The contractor together with an accountant should select a method of accounting best suited for the contractors operations. The method selected will determine, to a great degree, the amount of taxes paid as well as the accuracy of the information that the contractor will be able to furnish to his bonding company.
One of two bases is generally used: the cash basis or accrual basis. The accrual basis is subdivided into (1) straight accrual basis; (2) completed-contract basis; (3) percentage-of-completion basis.
The cash basis is used mainly by small contracting companies. The gross income is reported on the basis of cash receipts. Contract costs are reported on the basis of actual expenses paid. This method has the advantages of simplicity, control of net income by the timing of requisitions and receipts, and payments of taxes after profits have been earned and collected.
The disadvantages of the cash basis are as follows: It is not an accurate reflection of the companys financial condition. It does not show monies earned and not collected, or debts incurred and not paid. It cannot be used for surety purposes.
The straight-accrual method can be used for both short-term and long-term contracts. In this method, the gross income is recorded when earned and expenses are recorded when incurred, regardless of when the cash is received or disbursed.
It has the advantages that statements of income reflect actual operations during the period, all receivables and payables are recorded as incurred so that the balance sheet is more useful, and if there are more payables than receivables, less tax has to be paid.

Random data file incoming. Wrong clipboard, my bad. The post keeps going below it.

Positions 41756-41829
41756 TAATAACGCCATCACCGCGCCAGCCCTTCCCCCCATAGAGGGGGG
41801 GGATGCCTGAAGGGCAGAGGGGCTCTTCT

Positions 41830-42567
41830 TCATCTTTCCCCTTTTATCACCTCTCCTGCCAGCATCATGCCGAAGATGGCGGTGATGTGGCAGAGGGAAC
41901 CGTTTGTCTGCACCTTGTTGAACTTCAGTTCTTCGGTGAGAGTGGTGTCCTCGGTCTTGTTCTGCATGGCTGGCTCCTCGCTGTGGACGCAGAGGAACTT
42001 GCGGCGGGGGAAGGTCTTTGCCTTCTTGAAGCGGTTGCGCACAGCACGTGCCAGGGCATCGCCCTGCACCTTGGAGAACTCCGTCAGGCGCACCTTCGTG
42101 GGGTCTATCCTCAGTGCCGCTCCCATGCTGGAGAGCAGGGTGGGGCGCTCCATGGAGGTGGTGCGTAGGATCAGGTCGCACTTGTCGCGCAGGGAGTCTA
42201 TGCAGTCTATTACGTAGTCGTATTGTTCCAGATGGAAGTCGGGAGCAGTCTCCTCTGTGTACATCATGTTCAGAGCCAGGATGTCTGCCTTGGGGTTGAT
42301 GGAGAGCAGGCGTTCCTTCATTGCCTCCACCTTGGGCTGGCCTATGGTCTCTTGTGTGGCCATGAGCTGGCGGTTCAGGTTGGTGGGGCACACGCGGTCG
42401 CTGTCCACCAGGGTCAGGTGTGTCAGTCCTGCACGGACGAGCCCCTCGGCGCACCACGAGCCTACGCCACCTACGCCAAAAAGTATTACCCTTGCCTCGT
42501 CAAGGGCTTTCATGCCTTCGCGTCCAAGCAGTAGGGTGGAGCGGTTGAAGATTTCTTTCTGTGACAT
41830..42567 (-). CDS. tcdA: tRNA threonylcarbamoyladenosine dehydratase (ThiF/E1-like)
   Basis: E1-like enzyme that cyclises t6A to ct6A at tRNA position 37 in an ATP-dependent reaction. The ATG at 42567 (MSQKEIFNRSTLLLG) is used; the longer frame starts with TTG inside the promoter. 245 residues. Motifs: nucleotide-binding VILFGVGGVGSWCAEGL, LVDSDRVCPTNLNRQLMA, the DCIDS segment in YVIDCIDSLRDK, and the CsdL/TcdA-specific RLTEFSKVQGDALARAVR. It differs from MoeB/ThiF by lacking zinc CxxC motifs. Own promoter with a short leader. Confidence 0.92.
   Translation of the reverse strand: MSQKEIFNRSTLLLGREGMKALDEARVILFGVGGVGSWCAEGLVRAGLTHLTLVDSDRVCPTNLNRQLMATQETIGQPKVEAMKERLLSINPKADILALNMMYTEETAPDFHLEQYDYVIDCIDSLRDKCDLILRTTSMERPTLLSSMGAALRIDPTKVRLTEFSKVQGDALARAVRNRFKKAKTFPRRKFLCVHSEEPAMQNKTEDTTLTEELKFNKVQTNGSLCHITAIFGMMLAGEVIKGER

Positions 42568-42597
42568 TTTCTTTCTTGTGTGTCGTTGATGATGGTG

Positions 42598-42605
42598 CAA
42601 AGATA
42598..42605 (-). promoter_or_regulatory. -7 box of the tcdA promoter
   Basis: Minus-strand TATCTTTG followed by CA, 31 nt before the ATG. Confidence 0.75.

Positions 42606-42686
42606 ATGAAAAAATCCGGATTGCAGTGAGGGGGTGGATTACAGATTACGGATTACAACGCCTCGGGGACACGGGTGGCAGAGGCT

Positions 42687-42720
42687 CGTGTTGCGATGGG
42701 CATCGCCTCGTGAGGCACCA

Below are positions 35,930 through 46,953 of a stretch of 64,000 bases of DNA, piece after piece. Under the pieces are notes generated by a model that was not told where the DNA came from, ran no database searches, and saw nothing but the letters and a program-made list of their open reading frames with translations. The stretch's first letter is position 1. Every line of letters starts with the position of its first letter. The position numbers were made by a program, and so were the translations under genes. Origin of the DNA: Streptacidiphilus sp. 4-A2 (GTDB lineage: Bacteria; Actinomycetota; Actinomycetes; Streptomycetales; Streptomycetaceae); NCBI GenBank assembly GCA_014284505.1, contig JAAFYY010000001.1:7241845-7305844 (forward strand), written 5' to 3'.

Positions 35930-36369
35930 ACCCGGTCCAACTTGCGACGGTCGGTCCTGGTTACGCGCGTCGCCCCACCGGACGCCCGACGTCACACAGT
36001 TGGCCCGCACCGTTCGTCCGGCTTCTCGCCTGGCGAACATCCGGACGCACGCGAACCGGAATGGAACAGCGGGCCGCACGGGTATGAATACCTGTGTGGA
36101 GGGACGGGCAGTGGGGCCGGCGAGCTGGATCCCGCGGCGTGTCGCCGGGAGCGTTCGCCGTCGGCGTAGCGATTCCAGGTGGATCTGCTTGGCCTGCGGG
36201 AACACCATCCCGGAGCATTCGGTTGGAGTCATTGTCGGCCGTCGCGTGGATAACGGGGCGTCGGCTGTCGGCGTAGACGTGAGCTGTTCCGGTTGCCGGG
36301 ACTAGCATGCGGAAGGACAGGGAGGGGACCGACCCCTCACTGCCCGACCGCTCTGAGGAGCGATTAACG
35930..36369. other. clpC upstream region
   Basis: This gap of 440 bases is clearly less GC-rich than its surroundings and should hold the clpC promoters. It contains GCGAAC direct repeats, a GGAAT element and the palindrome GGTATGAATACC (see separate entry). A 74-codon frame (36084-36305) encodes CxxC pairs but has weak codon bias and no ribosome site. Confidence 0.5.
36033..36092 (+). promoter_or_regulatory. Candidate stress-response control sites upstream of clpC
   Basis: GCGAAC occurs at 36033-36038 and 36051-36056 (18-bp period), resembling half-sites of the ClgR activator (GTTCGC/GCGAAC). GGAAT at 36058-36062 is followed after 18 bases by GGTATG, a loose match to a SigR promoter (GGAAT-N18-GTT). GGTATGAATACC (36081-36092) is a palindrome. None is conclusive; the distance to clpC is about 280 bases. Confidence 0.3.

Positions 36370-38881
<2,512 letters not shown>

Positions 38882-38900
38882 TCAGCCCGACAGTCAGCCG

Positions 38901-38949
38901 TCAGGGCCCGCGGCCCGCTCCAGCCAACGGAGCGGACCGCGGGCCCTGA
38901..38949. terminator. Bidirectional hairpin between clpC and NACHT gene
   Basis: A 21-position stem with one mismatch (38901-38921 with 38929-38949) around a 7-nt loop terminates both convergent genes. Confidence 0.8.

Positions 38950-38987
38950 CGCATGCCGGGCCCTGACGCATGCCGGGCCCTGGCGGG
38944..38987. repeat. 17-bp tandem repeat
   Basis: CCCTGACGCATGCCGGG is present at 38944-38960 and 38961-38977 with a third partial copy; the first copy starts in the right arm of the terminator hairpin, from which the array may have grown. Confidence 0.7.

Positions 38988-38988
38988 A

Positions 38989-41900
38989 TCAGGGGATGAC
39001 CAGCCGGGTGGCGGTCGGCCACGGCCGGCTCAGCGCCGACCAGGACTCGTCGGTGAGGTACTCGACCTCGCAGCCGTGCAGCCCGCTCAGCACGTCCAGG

The disadvantages are as follows: The gross income may not be accurate. It may not be the same as the gross profit because of advance billings (caused by unbalanced requisitioning, or front-loading) or job-site inventories. There is less flexibility in tax planning than in other methods. If there are more receivables than payables, the accrual method will result in a higher tax.
The completed-contract basis is used for long-term contracts. It is also very good for joint ventures. The income of each long-term contract is recognized only when that contract has been completed or substantially completed.
The advantages are as follows: Taxes are effectively deferred until completion of the project, thus augmenting the contractors working capital. Contract profits are figured on the basis of actual results, rather than on estimates that could overlook unforeseen future costs or delays. All receivables and payables are recorded as they occur, making a more accurate balance sheet. Taxable income can be regulated between years by deliberately hastening or deferring contract completion.
Profits as accrued can be invested and used to earn interest before taxes are paid.
And payment of taxes has a better relationship to cash flow from accounts receivable and retained percentages.
The disadvantages of the completed-contract basis are that it does not reflect current performance when a contract spans more than one fiscal year and unincorporated contractors may be penalized, since net income may be irregular and taxed at higher rates one year and at lower rates in another year.
The percentage-of-completion method recognizes the gross income on each contract as work progresses. Annual income for each contract should be the same percentage of total income as contract costs to date are of the estimated total contract costs. In computation of contract costs, all or portions of costs may be temporarily excluded during the early stages for example, start-up costs if the exclusion would result in a more accurate allocation of income. The advantages of this method are: It is the most realistic annual determination of income. Receivables and payables are recorded when earned or incurred. Liability for taxes arises in the fiscal year when it is actually incurred. And it provides consistent data with very little distortion.
The disadvantages are: It is dependent on estimates from management of percentage of completion and cost to complete. Retained percentages and accounts receivable not yet billed are taken as income although they may not be collected until a much later date. It does not permit the deferral of income taxes, a procedure that may be available with the cash or completed-contract method.